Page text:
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Beginner Vegetables: Germination

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Forum: Beginner VegetablesReplies: 9, Views: 53
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September 28, 2013
5:37 AM

Post #9672189

I live in a Mediterranean country and we are still in full summer weather (average. temp. of 27 Deg C / 80 Deg F). I planted some seeds a couple of weeks ago (speedy salads, rucola & parsley) but only a couple of speedy salad seeds have germinated. In winter my germination success rate is almost 100%. Does anyone else experience the same problem in hot weather? We have a very long hot summer and I haven't planted anything since last winter. So I'm itching to get things going again! 2 weeks ago temperatures went down slightly, but now they've gone up again.
Contra Costa County, CA
(Zone 9b)

September 29, 2013
2:48 PM

Post #9673457

I wonder if the seeds are drying out faster in the heat?
Geronimo, TX

September 29, 2013
7:08 PM

Post #9673673

I tend to have the same problem here in our hot Texas summers. As Diana suggests, I suspect my problem is that in the heat, I just can not keep them damp enough for germination. It is possible that they do not germinate well at high temps.

I do know that when they fail to germinate at the end of summer, that pot rarely has anything come up later when the temps are milder.
Durhamville, NY
(Zone 5b)

September 30, 2013
12:42 PM

Post #9674266

What's your soil temperature. I assume it's in the sun. If the temperature is above 90F you'll get no germination for parsley.
Here is a good chart.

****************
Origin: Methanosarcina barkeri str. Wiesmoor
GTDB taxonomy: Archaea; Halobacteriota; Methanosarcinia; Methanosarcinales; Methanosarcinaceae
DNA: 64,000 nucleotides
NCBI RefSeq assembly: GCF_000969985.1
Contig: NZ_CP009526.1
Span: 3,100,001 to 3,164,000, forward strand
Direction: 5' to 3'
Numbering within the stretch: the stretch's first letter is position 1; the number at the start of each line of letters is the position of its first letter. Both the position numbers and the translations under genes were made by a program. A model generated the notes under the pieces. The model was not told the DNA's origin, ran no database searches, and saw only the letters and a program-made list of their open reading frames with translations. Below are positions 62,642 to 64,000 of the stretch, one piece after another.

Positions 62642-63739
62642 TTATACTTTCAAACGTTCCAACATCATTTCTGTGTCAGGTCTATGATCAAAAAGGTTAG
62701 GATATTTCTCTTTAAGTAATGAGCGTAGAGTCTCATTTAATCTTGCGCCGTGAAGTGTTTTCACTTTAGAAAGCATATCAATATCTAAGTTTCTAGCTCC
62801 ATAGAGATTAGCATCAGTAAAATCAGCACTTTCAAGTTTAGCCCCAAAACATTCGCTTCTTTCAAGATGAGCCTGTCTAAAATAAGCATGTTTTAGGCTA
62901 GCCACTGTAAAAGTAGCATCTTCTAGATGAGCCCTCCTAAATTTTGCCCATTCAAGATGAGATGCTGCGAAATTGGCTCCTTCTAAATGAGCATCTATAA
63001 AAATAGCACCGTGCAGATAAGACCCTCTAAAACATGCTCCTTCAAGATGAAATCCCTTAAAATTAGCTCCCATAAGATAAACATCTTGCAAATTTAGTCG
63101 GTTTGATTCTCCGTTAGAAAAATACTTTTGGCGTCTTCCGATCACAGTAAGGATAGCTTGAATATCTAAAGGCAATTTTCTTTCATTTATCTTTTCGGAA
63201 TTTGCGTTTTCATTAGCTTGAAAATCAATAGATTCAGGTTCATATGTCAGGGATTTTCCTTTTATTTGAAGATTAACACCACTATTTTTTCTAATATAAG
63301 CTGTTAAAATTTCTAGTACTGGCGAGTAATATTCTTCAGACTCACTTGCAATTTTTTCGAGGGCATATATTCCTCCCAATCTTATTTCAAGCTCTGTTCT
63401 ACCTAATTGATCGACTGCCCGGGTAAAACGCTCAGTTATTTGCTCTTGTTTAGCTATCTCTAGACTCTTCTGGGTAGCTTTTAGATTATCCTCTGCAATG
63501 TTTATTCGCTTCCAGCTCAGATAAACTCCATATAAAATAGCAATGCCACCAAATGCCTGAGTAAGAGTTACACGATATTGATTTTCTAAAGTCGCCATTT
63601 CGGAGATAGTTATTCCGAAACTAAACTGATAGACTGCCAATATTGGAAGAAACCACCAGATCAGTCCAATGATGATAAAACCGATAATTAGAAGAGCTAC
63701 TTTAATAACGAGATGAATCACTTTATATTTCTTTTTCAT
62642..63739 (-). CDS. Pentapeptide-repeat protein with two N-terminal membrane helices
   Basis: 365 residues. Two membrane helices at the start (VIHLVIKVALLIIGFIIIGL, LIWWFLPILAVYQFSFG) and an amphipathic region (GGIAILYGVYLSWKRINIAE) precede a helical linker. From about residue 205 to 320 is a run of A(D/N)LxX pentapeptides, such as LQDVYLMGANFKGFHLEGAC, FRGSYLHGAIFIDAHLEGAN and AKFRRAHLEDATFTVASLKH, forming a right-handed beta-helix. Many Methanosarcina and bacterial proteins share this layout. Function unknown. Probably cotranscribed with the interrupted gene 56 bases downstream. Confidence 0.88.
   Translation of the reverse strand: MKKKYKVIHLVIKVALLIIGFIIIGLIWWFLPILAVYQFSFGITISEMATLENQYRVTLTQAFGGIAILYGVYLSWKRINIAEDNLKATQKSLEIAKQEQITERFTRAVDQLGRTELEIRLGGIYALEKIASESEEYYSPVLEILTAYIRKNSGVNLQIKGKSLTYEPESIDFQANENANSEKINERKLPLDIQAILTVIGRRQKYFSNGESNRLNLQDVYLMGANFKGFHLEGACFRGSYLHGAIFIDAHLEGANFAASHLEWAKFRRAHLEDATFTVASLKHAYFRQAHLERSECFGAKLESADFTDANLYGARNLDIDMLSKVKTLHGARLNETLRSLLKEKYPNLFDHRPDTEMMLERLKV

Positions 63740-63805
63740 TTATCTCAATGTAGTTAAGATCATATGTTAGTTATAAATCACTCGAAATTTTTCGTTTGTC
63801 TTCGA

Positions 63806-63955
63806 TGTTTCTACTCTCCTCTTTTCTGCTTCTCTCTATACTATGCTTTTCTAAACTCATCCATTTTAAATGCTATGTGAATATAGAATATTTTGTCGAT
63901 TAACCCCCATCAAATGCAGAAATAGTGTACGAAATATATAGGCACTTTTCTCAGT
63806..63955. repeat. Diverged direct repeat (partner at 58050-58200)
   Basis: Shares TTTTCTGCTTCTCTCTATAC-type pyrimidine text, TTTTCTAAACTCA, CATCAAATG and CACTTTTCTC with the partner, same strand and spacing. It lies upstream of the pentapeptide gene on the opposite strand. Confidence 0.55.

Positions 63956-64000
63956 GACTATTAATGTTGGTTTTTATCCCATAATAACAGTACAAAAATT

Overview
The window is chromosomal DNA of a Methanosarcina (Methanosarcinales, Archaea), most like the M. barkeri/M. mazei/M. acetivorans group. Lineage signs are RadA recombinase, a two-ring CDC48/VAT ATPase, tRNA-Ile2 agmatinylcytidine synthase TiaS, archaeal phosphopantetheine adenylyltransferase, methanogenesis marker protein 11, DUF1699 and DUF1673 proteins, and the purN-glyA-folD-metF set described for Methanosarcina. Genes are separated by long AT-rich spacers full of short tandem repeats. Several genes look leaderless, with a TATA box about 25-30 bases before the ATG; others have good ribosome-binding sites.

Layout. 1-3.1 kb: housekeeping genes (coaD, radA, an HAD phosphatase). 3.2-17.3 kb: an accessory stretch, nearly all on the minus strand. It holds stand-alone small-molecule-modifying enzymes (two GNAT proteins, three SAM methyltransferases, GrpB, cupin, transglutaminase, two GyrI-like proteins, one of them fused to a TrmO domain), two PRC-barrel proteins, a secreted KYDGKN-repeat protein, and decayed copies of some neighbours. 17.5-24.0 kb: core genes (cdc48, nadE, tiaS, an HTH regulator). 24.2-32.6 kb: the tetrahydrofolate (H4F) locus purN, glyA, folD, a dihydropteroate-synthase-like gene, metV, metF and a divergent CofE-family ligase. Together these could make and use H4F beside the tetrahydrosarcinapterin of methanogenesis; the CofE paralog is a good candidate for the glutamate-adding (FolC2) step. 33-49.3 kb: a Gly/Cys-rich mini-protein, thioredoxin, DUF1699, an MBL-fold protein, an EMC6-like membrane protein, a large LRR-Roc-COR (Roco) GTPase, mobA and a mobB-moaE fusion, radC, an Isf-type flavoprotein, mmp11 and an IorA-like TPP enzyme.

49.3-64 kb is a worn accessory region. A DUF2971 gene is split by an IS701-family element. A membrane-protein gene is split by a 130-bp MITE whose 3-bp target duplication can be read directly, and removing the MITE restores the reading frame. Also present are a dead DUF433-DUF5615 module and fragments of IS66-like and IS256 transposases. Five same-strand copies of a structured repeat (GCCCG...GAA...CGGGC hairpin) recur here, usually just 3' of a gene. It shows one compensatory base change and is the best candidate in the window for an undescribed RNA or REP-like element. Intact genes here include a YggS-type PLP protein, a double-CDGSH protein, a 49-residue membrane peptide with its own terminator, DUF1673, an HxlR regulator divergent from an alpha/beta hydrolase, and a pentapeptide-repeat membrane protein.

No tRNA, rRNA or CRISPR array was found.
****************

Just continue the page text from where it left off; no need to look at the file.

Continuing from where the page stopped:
Geronimo, TX

September 30, 2013
12:56 PM

Post #9674287

Thank you for the handy chart.

I was very aware that there were minimum temperature for germination, but this is the first time I have seen a chart with max temperatures. So nice to have both in one place. Printing this out and gluing it to the front of my garden notebook.

September 30, 2013
1:16 PM

Post #9674301

That's very helpful thanks!


Everett, WA
(Zone 8a)

October 3, 2013
5:13 PM

Post #9677241

Lettuce germination is slower or non-existent for many varieties above 75 F = 24 C. Maybe you need a "summer" lettuce variety instead of "speedy" varieties.

I found it very helpful to set up an "irrigation" system with 1/2" and 1/4" hoses and some mini-jet sprayers. (12 mm and 6 mm) They moisten the surface uniformly without disturbing the surface.

I had it on a "wind-up" timer so I could set it for 10-15 minutes and walk away. For a few days, i did that twice per day to keep the surface moist. Even so, it had dried out by the time I came home form work, and only two varieties out 6 germinated well.


October 6, 2013
8:50 AM

Post #9679303

I've realized it's best not to even try germinating lettuce in summer, it's too hot!
Plantersville, TX
(Zone 9a)

October 7, 2013
7:41 AM

Post #9680196

Lettace is a cool weather crop. It will not grow in the summer.


Everett, WA
(Zone 8a)

October 9, 2013
7:54 PM

Post #9682516

>> It will not grow in the summer.

I'm sure you're right about TEXAN summers!

Here in the PNW, some varieties are said to be 'summer lettuce". I don't know yet.

'Merveille des Quatre Saisons' and
'Flashy Trout's Back' = 'Forellenschluss'
did well when I started them on August 4 in partial shade.

Other varieties, not much came up. That might have been soil temperature or might have been my heavy soil and weeds jumping up faster than the lettuce did.

Similarly, there are "winter lettuces" for Zones 8 and 9 ... but not for Zones 4 and 5, not without plastic cover.

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